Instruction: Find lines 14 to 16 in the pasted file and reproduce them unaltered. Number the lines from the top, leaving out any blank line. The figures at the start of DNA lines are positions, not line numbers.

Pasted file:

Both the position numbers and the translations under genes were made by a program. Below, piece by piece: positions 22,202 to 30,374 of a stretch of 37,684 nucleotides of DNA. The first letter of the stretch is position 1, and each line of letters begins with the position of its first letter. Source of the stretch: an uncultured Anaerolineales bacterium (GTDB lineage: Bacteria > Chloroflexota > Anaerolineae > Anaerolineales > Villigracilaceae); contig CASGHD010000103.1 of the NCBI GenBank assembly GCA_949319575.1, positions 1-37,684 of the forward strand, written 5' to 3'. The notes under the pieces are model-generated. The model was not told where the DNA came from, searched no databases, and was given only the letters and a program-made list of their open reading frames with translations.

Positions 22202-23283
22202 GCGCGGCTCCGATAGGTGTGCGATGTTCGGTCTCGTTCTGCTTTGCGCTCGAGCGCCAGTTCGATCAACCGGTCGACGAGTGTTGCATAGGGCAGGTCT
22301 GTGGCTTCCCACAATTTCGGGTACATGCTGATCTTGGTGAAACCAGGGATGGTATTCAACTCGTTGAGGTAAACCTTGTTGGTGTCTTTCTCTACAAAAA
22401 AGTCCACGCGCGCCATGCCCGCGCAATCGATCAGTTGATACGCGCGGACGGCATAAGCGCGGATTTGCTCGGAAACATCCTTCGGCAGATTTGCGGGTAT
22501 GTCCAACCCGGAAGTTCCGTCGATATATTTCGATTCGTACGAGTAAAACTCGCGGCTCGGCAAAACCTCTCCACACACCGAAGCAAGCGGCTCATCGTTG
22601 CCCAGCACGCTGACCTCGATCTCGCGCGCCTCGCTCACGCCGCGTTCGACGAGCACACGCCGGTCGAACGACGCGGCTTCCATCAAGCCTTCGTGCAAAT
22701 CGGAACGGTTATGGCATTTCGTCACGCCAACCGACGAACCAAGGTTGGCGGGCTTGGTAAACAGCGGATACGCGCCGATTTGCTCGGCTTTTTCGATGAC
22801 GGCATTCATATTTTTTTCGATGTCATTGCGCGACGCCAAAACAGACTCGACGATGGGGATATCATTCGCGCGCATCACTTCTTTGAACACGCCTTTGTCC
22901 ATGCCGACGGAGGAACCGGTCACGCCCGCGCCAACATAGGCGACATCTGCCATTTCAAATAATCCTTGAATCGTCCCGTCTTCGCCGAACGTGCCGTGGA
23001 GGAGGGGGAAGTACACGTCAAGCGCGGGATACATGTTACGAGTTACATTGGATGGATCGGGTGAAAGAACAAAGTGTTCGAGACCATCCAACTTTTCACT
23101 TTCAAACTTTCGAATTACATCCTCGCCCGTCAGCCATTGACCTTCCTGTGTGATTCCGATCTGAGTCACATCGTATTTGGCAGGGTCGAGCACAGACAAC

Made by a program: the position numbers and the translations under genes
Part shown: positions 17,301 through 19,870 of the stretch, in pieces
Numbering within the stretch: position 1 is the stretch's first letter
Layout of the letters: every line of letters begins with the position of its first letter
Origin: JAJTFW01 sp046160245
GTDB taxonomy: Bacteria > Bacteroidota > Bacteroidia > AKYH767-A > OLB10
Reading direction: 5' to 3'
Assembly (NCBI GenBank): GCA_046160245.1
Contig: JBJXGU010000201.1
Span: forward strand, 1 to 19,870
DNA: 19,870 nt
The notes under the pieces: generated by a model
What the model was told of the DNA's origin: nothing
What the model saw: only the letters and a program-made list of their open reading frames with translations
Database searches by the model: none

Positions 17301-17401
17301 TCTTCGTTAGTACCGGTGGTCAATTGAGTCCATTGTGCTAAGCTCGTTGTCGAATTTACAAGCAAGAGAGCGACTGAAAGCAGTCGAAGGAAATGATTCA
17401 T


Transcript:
Part shown: positions 17,301 through 19,870 of the stretch, in pieces
Numbering within the stretch: position 1 is the stretch's first letter
Layout of the letters: every line of letters begins with the position of its first letter